One of the most interesting increases, however, is the inclusion of video used by the killer. Films like Feardotcom and Saw, going back as far as Copycat (1995), feature killers who enjoy videotaping their handiwork. The increasing use of such a device not only mirrors the unfortunate reality of serial killers like Charles Ng and Leonard Lake who videotaped the rape, torture, and murder of several women, but also involves the audience in the story in an unusual way. Saw has several point of view shots in the beginning, which heighten the drama by forcing the audience to literally be in the place of the victim. Jigsaw characterizes Adam's life as "Up until now, you've simply sat in the shadows watching others live out their lives." This exact accusation could be made of the audience who is passively observing the unraveling fate of two men. However, as the film progresses more and more surveillance footage from a camera planted by the killer is spliced into the film. The viewer instinctively moves away from the victim's p.o.v. and increasingly allies himself with the killer, who is both safe and in control. The killer sets up situations in which passivity ends in death. However, the last shot of film is from Adam's p.o.v. as he is sealed into his tomb. Adam has been condemned by his passivity. Although some critics, like Robert Scholes, see the act of viewing an interpreting video as active, the majority of critics view television/video/film as a medium that invites passivity. Thus the viewer, who has been passively observing the film, is condemned for his "apathetic , but mostly just pathetic" existence.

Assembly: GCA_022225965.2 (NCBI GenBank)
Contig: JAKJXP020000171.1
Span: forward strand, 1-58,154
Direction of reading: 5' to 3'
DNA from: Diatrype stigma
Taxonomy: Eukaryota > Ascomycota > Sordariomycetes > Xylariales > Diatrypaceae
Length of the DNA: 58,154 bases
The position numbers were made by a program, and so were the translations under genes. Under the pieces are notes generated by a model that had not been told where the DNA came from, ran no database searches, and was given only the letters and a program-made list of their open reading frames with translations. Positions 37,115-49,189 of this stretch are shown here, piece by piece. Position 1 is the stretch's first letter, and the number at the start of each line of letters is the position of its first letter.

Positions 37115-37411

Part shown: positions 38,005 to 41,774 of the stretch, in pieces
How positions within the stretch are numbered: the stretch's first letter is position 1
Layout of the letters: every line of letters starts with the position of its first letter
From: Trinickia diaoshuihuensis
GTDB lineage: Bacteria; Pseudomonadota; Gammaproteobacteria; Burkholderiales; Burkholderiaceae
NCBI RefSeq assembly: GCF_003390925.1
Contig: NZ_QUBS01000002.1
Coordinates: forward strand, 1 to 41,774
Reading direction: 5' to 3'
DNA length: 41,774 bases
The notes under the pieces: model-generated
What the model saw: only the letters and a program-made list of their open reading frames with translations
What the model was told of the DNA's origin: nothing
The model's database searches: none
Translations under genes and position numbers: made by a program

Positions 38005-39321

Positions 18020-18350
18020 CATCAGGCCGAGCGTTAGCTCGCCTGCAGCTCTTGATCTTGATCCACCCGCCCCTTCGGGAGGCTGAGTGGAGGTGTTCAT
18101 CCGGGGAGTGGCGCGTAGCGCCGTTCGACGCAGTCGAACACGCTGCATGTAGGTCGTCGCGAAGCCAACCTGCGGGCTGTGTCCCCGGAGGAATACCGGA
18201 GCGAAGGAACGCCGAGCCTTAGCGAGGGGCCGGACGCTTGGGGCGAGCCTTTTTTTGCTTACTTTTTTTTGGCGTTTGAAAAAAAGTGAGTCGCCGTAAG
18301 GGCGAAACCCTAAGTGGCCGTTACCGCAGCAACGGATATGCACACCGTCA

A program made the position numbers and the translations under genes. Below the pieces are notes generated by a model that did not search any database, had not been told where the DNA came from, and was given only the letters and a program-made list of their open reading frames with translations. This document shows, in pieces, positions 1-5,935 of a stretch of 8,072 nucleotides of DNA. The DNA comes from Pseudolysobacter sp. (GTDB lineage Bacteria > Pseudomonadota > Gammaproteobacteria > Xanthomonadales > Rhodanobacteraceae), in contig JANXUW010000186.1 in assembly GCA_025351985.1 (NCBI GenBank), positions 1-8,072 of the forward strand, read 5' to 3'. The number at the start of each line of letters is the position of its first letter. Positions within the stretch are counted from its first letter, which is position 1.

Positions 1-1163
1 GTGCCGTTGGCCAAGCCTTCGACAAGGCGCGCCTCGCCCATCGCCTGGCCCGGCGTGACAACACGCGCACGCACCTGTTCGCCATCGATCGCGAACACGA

In Feardotcom and the Ring video itself becomes the conduit for evil and merely observing becomes a fatal activity. These films make the fear of television/video's destructive nature literal. A special feature of Grudge DVD has a psychologist remarking that what drives audiences to see horror films is a way of experiencing fear in a safe environment. The viewer is afraid, but able to look around at the same time and acknowledge that it's "just a film" and thus defang the threat. By making the video itself evil, horror films undermine the audience's belief that they are observing the film under "safe" circumstances. When the girl comes through the television screen at the end of the Ring, it terrifies audiences because it plugs into their base fear. The key moment is, in addition, shot from the victim's p.o.v. enhancing the direct threat made to the audience.

Feardotcom combines two approaches to video. The killer records his murders and then broadcasts them over the internet. The viewers who indulge in their sordid desire to see a torture murder are then killed by the spirit of one of the killer's first victims. Thus the film demonstrates the public's ambivalence about video-it is a way for a killer to broadcast his perverse acts, but it also becomes the way in which a murder victim is able to met out justice. Passive viewers who do not attempt to investigate or help the victims are relentlessly pursued by the spirit of a murdered girl. The passive viewer's indulgence of his own voyeuristic nature and his refusal act is punished by death. Such a threat indirectly threatens the viewer who is also passively indulging in observing the sordid going ons of the movie.

Horror movies have long been alledged to enforce an ethical code. Made explicit in Scream, characters who indulge in sex, drug use, or alcohol are ear marked for death. The use of video in horror movies adds a new wrinkle in which the passivity and indulgence associated with watching movies and tv shows is also punishable with death. Not only making our fear of the dangers of television/video literal, it also allows horror films to heighten the thrill of watching by directly threatening the viewer.